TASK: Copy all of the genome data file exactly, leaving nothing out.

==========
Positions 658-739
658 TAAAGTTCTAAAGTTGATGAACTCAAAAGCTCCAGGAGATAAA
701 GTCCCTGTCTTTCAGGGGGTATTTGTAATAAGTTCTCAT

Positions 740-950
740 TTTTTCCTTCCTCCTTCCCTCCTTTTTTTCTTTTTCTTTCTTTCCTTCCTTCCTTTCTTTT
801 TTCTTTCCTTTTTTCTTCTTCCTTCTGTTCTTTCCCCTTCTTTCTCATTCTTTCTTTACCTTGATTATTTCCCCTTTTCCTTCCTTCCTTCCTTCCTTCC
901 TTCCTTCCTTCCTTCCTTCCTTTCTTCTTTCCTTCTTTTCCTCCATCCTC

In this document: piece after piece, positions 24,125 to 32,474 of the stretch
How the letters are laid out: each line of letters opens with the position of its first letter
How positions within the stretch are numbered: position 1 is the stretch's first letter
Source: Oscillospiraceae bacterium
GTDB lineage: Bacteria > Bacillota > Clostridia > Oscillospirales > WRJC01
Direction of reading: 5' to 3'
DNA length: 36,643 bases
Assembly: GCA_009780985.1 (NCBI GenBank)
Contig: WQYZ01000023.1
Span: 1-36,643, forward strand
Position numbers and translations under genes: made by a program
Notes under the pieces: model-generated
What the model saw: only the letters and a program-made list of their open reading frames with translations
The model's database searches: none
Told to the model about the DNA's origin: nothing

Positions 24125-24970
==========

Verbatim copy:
Positions 658-739
658 TAAAGTTCTAAAGTTGATGAACTCAAAAGCTCCAGGAGATAAA
701 GTCCCTGTCTTTCAGGGGGTATTTGTAATAAGTTCTCAT

Positions 740-950
740 TTTTTCCTTCCTCCTTCCCTCCTTTTTTTCTTTTTCTTTCTTTCCTTCCTTCCTTTCTTTT
801 TTCTTTCCTTTTTTCTTCTTCCTTCTGTTCTTTCCCCTTCTTTCTCATTCTTTCTTTACCTTGATTATTTCCCCTTTTCCTTCCTTCCTTCCTTCCTTCC
901 TTCCTTCCTTCCTTCCTTCCTTTCTTCTTTCCTTCTTTTCCTCCATCCTC

In this document: piece after piece, positions 24,125 to 32,474 of the stretch
How the letters are laid out: each line of letters opens with the position of its first letter
How positions within the stretch are numbered: position 1 is the stretch's first letter
Source: Oscillospiraceae bacterium
GTDB lineage: Bacteria > Bacillota > Clostridia > Oscillospirales > WRJC01
Direction of reading: 5' to 3'
DNA length: 36,643 bases
Assembly: GCA_009780985.1 (NCBI GenBank)
Contig: WQYZ01000023.1
Span: 1-36,643, forward strand
Position numbers and translations under genes: made by a program
Notes under the pieces: model-generated
What the model saw: only the letters and a program-made list of their open reading frames with translations
The model's database searches: none
Told to the model about the DNA's origin: nothing

Positions 24125-24970